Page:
A year has passed since I sat in the back of a pickup truck in Haiti, while we were parked outside a ramshackle hut without windows.
Somewhere on the dark side of that loosely-hinged door in Haiti, a baby lay limp and naked on the filthy floor.
I balled my skirt in my fists, pulling it up around my knees, and lifted my leg over the back side of the truck. My oldest daughter, Lydia, followed behind me. She stayed close to her mama, like she was afraid the darkness might seep out of the tiny hut and grab her.
I might have been a little scared of that myself.
We leaned against the dusty truck, waiting and praying.
Two of the men in our group slipped into the tiny house to find the baby, to ask the questions that needed asking, and to do a quick examination of the child.
The baby boy had been abandoned by his mother, and had been left with his father.
But the father had been unable to feed or care for his son,
his only son,
his firstborn son.
He had no money, and no choice. Except to give him up.
The baby lolled like a limp rag in the arms of one of our men.
The father asked us if we'd take the baby away, if we'd take his son, his only son, to the orphanage. It's not that he didn't want the boy. He only wanted to make sure that his son might live.
One of the women held the baby in the covered cab of the pickup. I sat in the back, in the open bed of a dusty pickup truck, with Lydia. We sat across from the father. All of us bounced along the rocky path, headed for the orphanage. The father clenched his jaw, staring into nowhere, like he might pluck some courage out of thin air. Like maybe he was a bit like Abraham, headed up the mountain with his son.
"Then God said, "Take your son, your only son, Isaac, whom you love, and go to the region of Moriah. Sacrifice him there as a burnt offering on one of the mountains I will tell you about."
~ Genesis 22:2
A Baby Named Steve
The pickup pulled up to the orphanage's clinic, and we all piled out, toward an altar -- the kind of place where you surrender something at the feet of your God. Orphanages can be like that. They can be like altars, uncomfortable but necessary.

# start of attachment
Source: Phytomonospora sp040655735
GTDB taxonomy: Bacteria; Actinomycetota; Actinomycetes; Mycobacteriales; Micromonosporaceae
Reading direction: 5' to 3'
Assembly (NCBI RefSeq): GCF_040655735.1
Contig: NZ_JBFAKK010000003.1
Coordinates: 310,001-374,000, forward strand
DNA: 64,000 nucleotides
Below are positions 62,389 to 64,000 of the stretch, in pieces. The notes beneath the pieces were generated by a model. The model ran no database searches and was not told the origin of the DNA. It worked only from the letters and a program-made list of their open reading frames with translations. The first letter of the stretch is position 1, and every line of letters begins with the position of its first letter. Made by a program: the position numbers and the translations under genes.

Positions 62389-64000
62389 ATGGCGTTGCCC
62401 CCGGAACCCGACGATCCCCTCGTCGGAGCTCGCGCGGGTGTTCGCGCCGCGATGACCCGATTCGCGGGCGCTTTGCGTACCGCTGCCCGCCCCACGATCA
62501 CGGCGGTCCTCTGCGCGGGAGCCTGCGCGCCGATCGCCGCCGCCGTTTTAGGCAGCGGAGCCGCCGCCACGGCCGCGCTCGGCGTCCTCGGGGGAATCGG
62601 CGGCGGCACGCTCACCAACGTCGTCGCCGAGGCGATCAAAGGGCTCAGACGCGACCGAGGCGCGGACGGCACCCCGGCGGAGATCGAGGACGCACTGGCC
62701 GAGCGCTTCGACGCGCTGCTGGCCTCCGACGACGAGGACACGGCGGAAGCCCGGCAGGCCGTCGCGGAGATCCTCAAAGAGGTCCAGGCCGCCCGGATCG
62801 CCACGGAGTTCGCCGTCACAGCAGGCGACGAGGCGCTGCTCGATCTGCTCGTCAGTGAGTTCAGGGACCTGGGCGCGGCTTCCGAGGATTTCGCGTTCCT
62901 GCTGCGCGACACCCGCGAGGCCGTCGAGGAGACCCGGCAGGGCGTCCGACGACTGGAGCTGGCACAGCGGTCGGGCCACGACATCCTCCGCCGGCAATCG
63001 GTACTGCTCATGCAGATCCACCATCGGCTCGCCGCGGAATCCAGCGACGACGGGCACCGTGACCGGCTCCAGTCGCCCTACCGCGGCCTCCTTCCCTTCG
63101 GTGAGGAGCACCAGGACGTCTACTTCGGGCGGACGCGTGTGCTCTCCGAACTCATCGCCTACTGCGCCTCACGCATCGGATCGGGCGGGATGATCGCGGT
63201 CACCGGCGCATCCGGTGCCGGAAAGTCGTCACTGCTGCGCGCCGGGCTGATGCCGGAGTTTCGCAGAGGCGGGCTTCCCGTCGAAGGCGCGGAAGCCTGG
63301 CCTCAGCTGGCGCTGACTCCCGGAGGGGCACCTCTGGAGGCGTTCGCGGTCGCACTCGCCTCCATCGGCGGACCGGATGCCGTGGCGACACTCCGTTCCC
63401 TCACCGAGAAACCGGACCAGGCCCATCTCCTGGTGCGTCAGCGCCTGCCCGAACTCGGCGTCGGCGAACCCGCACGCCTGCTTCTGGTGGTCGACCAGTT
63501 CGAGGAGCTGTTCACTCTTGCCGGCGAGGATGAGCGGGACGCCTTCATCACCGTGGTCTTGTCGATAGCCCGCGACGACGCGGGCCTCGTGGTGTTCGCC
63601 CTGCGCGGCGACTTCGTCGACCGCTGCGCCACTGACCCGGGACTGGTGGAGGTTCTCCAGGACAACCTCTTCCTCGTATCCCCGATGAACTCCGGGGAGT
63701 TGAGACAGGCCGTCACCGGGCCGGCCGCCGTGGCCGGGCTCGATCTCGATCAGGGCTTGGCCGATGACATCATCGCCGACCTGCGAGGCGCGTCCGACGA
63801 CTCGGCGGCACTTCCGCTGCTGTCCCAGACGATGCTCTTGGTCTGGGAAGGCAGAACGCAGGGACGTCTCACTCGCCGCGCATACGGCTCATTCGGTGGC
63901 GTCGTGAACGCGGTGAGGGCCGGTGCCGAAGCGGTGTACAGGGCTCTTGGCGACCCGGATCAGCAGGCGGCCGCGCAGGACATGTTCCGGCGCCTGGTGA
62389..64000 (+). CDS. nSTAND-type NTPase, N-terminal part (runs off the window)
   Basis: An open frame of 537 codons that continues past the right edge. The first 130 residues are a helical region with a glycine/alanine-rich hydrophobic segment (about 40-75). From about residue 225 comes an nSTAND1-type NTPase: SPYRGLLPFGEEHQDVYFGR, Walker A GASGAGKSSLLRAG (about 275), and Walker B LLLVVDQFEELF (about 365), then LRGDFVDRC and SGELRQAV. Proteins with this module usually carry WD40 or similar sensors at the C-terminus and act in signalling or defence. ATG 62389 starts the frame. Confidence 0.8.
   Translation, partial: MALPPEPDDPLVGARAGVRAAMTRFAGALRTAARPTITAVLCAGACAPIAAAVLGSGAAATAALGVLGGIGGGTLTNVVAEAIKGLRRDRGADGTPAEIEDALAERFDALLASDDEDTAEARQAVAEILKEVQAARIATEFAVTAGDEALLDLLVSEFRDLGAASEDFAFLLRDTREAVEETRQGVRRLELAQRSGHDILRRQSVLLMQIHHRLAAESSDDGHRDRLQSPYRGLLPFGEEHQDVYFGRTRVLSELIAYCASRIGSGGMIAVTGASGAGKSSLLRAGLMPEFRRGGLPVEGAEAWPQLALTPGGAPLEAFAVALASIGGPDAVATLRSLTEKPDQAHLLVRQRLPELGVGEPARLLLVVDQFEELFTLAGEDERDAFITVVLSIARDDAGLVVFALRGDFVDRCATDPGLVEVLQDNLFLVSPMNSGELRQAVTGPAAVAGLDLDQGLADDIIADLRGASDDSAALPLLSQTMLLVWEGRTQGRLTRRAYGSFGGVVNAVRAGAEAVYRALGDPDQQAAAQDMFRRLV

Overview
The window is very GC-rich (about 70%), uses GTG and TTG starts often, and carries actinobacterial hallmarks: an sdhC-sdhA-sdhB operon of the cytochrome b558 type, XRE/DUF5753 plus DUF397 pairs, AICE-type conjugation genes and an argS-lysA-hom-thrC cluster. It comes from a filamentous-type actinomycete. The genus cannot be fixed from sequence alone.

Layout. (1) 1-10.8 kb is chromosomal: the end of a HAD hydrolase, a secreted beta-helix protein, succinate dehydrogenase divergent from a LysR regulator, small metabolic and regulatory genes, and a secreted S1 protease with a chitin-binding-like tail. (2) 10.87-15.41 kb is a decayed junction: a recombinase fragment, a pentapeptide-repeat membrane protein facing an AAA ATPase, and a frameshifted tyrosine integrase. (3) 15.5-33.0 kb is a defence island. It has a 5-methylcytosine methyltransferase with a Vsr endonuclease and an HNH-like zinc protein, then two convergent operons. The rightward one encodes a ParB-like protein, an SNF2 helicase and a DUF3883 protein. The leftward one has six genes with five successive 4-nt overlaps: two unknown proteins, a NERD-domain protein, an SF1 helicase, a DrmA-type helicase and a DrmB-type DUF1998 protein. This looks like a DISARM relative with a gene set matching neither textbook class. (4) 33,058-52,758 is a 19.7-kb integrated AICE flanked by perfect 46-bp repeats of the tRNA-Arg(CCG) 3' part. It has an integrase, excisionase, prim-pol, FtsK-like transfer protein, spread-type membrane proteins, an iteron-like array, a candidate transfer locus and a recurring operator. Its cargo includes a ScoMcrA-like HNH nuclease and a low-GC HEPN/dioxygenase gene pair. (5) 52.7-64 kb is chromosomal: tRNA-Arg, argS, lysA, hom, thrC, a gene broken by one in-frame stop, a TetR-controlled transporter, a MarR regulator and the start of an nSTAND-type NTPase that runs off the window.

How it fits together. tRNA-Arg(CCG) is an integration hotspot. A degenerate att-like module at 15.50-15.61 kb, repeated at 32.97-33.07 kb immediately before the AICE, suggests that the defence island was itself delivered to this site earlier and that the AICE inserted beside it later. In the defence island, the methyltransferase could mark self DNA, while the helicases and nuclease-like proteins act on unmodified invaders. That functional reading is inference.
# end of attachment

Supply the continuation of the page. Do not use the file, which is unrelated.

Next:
We found out the boy's name was Steve. And we thought it such an odd name for a baby boy from Haiti. We all knew guys named Steve back in the United States. Steve was the public relations guy at the university, the car-insurance salesman, the usher at church. We giggled, maybe a bit too much, the way nervous people do when they're scared for the worst, but hoping for the best, and not really sure what to say.
The orphanage director took the baby into his arms. And the baby's father followed him through the clinic doors.
There would be paperwork to sign. To make it official.
And later, that stoic Daddy held things together when, at last, it was time to go. The orphanage director put a hand on the shoulder of the father and told him he could come back anytime; this was his son.
And none of us knew if he ever would come back again.
That baby named Steve? He was no Isaac. There was no ram in the thicket. Steve stayed on the altar like a sacrifice. And the father left, alone.
Laying Down Our Isaacs
It's been a year since that day we picked up Steve. His dad never came back for him, and I don't know the reasons why.
I think about Steve as Lent approaches, and as we consider what we'll "give up" in the days leading up to Easter.
I've given up some things at the altar before--some bad habits, dumb compulsions, lazy behaviors, and so on. But I've never had to lay a real Isaac on the altar. Not really.
I've never given up something that hurt so bad that I didn't know if I could breathe.
But I watched a man in Haiti do it. I watched a man give up his son, because he wanted that boy to really live.
And I've read about a guy named Abraham, who was willing to give up his son, his only son, because He wanted to to be obedient.
And I know in my heart about another Father, who gave up His son, His only Son, because He loved the rest of enough to do the unthinkable.
To lay a child down.
(This is an edited post from the archive, as I'm dealing with some illness in the home this week)
UPDATE ON STEVE
We saw Steve during our recent trip to Haiti, and he took a real shine to the girls. Steve is being cared for at Tytoo Gardens Orphanage, where our family spent about a week over Thanksgiving.
He's healthy and happy and will get to attend the Touch of Hope school in a few years.
A VIBELLA PARTY
You know by now how I love the ministry of ViBella Jewelry in Haiti. This month, I am helping host a ViBella party as a fundraiser for dear friends who are adopting a little girl named Gracie from Haiti. The money raised with this fundraiser will not only support Gracie’s Adoption but will also support the women who make the jewelry and their families.
You can shop by clicking here, and be sure to include the code FST09 in the coupon code section. This ensures that credit will go toward the Gracie Adoption fundraiser.
Remember code FST09 at the checkout. :)
(Photo: Anna holding Gracie. We were able to meet her during our recent trip to Haiti.)
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